This spirit of the work which can be found in Natorp and Pestalozzi must also not be separated from the Platonic idea of the soul. Attempts to educate the so-called "whole person" were tried by the great American educator, Robert Hutchins (1899-1977). Hutchins was not only a Platonist, but also one can see theories reminsicent of Pestalozzianism in his educational ideals and practice. Like Natorp and unlike Pestalozzi who was concerned principally with the very young, Hutchins was primarily concerned with the metaphysical and moral basis of higher education. Like these great European predecessors, Hutchins clearly states that an understanding of the nature of humanity is vital to this pursuit:

Now wisdom and goodness are the aim of higher education. How can it be otherwise? Wisdom and goodness are the end of human life. It you dispute this, you are at once entering upon a metaphysical controversy, for you are disputing about the nature of being and the nature of man . . . . At the basis of education, as at the base of every human activity, lies metaphysics. (12)

Hutchins then proceeds to tear into Frederick May Elliot, the then President of Harvard University who, in his view, had sold out to the idea that one subject was as good as another, and replaced the great classics with triviliaty, mediocrity and vocationalism. (13) Hutchin's idea, which was identical to Natorp's, was that the aim of higher and of all education was to improve the society. Just as in Plato's Republic, each of us ia part of the greater whole or a microcosm to the macrocosm.

In his educational philosophy Robert Hutchins also did not feel that because most people were not capable of grasping the great books of the Western or Asian world that we should now eliminate them in the name of democracy. (14) This action would be misuse of the idea of democracy. What Robert Hutchins indeed wanted was higher education for everyone, but also he realized that not everyone is ready for it at 17 or 18. Some may be interested at 30,40,60 or never. However, Hutchin's "utopia" is a "Learning Society" of lifelong education to be a reliable citizen in a democracy. Nor did he object to vocational education. He objected to university graduates who had never heard of Joshua or of Thucydides. Hutchins was concerned that American educational philosophy resulted in bad education for everyone when they were not ready for it rather than good education for all when they really wanted it. The result, Hutchins feared, has been the watering down of textbooks, eliminating the "too hard" primary sources for seconary and tertiary explanations. The insistence on "painless education," an exaggerated extension of John Dewey's philosophy has eliminated the struggle to read "hard books," and the enormous benefit derived from the "suffering." This attitude is certainly evident in my own higher education teaching experience at a polytechnic university. A student once asked me, "Why do we have to know who Kepler is?" It was clear that only a pragmatic answer would satisfy her lack of real questioning.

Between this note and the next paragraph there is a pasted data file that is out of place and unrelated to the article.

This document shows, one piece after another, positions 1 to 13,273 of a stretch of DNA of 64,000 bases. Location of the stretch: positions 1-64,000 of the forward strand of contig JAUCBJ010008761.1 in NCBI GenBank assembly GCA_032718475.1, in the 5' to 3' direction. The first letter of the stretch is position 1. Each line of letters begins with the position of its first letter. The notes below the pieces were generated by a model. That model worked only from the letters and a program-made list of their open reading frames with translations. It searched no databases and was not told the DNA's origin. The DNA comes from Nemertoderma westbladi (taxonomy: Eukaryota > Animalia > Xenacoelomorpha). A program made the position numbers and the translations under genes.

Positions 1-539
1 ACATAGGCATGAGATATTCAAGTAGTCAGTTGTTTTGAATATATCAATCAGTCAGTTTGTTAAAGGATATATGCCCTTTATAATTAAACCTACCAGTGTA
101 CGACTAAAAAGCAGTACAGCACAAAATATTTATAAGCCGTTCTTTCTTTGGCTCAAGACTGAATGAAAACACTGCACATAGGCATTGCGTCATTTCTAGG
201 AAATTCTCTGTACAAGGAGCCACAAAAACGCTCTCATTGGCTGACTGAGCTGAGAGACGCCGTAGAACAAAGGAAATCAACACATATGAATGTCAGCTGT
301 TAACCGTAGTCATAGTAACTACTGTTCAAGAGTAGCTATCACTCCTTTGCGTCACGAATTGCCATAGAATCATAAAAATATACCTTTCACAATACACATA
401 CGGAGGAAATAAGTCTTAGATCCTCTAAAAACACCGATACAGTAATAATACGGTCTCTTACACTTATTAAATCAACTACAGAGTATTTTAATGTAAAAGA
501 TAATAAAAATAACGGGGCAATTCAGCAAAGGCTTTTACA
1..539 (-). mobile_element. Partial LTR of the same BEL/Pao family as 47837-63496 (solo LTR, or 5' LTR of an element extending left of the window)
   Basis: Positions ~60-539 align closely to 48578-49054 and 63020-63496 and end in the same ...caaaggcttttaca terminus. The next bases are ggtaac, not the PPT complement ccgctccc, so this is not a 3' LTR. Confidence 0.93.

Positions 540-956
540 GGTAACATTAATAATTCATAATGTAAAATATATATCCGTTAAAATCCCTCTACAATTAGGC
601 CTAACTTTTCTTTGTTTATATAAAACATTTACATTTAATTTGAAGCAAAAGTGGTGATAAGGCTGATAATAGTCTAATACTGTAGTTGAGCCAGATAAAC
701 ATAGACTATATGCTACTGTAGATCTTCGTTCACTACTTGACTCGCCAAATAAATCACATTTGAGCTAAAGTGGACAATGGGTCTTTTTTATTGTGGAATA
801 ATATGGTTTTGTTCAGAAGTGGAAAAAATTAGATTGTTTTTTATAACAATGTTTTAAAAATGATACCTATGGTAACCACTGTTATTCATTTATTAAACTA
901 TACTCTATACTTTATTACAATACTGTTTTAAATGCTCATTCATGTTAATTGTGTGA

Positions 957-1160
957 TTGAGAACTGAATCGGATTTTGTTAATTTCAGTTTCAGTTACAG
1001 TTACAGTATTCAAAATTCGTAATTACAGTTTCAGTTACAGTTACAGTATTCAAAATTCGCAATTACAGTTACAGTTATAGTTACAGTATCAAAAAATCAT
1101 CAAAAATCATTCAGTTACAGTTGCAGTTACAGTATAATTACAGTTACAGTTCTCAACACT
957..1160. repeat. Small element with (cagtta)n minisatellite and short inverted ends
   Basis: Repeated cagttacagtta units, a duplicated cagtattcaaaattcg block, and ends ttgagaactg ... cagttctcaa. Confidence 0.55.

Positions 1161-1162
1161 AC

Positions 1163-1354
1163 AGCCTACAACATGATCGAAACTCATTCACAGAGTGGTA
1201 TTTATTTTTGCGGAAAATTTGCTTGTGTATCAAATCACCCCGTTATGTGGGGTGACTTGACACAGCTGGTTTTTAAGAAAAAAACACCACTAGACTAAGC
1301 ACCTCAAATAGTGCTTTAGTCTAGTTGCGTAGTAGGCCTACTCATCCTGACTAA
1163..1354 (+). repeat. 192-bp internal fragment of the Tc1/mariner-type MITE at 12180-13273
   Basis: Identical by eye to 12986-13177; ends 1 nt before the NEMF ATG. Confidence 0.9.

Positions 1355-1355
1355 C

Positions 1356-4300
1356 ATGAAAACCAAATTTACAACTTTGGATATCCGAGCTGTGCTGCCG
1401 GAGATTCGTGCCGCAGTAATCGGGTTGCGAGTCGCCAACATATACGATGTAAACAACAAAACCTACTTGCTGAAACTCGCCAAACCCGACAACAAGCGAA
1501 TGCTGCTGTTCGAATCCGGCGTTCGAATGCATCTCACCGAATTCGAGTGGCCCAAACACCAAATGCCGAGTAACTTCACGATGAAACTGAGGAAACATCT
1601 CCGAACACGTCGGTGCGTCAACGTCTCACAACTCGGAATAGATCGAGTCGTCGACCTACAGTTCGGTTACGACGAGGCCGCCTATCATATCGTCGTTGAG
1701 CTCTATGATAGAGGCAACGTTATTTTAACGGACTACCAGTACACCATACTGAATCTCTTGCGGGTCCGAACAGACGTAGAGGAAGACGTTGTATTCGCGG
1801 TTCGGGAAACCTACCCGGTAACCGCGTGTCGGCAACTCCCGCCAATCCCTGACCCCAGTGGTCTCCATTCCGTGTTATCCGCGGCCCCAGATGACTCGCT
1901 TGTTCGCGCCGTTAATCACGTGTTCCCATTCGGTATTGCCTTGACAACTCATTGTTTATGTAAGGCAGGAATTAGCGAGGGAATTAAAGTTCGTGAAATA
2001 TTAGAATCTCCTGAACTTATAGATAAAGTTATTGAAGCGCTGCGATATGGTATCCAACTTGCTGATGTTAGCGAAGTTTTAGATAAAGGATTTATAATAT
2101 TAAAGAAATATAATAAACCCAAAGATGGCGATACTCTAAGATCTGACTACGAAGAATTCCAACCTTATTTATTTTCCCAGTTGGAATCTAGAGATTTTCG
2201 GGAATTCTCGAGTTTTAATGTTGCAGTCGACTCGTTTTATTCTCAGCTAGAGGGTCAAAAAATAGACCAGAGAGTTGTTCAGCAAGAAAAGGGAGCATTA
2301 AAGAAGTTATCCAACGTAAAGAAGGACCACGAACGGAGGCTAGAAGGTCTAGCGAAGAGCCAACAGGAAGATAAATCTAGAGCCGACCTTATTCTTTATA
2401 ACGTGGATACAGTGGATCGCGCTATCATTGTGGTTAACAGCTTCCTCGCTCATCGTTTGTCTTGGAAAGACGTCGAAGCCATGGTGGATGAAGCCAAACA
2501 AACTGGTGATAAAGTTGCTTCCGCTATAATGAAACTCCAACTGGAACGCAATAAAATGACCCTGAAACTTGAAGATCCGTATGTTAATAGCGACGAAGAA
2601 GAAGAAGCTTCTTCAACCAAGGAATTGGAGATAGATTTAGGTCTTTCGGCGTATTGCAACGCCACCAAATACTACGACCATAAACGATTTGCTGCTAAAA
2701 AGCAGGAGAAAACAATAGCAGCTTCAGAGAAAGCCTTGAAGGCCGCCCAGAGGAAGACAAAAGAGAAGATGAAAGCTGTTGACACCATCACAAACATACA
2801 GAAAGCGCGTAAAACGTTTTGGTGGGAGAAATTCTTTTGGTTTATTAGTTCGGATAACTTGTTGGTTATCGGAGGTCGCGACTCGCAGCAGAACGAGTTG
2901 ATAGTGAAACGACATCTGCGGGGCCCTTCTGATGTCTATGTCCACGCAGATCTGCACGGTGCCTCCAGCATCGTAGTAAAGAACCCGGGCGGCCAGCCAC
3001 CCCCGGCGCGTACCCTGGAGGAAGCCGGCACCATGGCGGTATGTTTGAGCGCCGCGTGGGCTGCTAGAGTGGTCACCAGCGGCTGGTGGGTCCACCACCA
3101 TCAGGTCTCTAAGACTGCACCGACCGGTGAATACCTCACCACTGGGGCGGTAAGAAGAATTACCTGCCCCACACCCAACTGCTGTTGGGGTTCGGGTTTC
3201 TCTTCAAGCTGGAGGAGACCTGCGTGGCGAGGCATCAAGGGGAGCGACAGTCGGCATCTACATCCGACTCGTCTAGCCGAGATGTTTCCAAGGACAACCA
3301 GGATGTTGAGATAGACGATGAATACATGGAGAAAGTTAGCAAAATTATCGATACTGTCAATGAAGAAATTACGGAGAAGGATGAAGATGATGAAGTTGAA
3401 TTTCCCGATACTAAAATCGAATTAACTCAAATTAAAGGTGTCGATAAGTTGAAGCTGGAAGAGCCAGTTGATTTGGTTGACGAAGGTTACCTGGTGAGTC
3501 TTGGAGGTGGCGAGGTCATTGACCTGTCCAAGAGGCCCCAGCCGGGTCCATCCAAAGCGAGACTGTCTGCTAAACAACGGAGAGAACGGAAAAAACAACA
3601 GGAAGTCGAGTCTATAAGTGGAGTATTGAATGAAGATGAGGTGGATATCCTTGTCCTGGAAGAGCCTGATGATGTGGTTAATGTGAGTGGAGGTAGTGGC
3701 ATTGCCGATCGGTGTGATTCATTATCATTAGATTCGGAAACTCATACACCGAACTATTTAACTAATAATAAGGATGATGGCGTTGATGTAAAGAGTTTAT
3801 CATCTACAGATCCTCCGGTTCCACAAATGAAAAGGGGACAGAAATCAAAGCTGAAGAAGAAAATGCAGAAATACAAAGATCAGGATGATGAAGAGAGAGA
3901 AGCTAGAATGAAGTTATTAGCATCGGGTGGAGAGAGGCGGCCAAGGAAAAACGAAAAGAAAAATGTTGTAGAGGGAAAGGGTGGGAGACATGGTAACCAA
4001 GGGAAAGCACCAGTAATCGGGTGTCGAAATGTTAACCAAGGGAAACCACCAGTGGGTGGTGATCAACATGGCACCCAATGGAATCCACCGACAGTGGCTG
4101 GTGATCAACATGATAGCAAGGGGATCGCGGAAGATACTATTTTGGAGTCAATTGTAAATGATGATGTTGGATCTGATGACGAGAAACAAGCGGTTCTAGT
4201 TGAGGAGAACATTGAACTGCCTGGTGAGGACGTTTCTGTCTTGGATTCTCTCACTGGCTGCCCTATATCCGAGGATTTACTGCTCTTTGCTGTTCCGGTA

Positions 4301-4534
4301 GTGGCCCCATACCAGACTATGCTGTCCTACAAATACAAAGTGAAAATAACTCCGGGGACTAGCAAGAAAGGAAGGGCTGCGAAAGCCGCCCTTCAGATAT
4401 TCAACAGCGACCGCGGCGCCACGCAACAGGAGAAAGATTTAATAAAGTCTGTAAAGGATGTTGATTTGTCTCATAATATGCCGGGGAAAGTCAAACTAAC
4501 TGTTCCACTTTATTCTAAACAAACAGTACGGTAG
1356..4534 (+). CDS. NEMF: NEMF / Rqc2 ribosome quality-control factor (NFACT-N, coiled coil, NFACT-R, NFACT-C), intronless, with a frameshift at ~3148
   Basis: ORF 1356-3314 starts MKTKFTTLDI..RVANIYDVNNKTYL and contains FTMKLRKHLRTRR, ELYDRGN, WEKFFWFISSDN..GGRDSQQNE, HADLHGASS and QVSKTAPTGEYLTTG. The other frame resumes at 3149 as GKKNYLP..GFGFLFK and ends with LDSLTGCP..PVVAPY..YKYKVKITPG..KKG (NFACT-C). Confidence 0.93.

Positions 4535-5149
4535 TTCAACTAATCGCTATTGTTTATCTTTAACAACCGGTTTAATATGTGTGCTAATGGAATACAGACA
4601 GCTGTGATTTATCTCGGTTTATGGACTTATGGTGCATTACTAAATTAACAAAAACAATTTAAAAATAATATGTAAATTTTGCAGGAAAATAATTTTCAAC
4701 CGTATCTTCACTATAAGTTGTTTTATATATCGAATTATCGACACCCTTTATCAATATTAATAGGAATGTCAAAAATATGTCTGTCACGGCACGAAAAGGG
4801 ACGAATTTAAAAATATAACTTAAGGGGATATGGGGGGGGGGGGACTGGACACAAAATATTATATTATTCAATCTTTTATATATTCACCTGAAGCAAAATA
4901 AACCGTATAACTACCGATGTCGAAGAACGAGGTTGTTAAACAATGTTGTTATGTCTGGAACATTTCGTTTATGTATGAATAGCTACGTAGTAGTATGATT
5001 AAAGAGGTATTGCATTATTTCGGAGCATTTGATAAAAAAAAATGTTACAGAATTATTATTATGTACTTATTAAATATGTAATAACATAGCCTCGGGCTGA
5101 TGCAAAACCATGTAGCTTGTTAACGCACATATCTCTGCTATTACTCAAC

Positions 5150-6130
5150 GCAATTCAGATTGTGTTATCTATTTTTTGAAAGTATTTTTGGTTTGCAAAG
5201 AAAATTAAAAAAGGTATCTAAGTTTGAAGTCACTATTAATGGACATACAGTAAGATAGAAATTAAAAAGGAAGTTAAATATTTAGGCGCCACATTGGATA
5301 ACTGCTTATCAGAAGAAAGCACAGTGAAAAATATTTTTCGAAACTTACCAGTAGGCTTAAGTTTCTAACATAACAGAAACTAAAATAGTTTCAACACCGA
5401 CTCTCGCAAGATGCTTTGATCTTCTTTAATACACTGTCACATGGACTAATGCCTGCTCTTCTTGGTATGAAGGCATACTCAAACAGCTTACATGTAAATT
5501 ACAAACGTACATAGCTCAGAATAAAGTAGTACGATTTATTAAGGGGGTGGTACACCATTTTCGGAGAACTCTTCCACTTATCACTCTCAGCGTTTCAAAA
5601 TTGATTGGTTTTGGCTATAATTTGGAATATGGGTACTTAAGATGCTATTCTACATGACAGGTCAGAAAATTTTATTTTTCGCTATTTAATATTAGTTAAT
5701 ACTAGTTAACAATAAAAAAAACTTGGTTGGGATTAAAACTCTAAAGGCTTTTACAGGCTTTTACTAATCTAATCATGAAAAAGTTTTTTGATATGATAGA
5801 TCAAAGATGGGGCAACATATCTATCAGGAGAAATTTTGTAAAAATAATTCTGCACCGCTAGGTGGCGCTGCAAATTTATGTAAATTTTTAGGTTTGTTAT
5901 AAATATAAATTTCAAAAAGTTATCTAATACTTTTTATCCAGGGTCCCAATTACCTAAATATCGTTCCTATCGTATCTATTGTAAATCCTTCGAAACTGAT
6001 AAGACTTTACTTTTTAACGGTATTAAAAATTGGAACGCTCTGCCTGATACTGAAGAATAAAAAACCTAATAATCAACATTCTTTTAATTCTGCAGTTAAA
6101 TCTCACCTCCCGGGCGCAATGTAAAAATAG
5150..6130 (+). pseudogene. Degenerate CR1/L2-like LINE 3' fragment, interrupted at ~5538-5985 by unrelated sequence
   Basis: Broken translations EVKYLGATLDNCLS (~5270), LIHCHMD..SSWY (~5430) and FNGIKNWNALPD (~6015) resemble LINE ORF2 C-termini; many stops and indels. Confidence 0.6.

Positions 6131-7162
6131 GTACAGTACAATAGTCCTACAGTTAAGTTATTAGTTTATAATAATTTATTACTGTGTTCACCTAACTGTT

For Robert Hutchins, a higher education advocate, the chief method was dialogue and dialectic. Students read the material first, than disucssion began when a student posed a question. (15) Hutchin's Socratic method could best be implemented with students who had their elementary education in the Pestalozzian mode. His method was apperception: recognition and understanding, rather than rote memorizatrion and reciting. Hutchins had the Platonic realization that no student was ready for higher dialectic without being taught the basics in such a way that the mind could be opened. This opening of the mind to greater horizons was the aim of the American disciples of Pestalozzi, such as Joseph Neef, Amos Bronson Alcott, and Robert Owen. Among these Bronson Alcott made some definitive statements regarding the Platonic view of the soul, (16) as did Johann Gottlieb Fichte who was the first to introduce Pestalozzi's ideas to a wider audience in his Address to the German Nation. (17) Natorp was influenced by Fichte, For him, the idea of Sozialpadagogic, could only mean the lighting of the fire of the inner potential of the soul. Hutchins, the more pragmatic, was interested in the practical effects of Plato's metaphysics of the soul, rather than literally advocating the idea. However, Natorp and his American heirs agree with Pestalozzi that soul education is the supplementation of the natural course of human development in regard to the laws of our being. (18)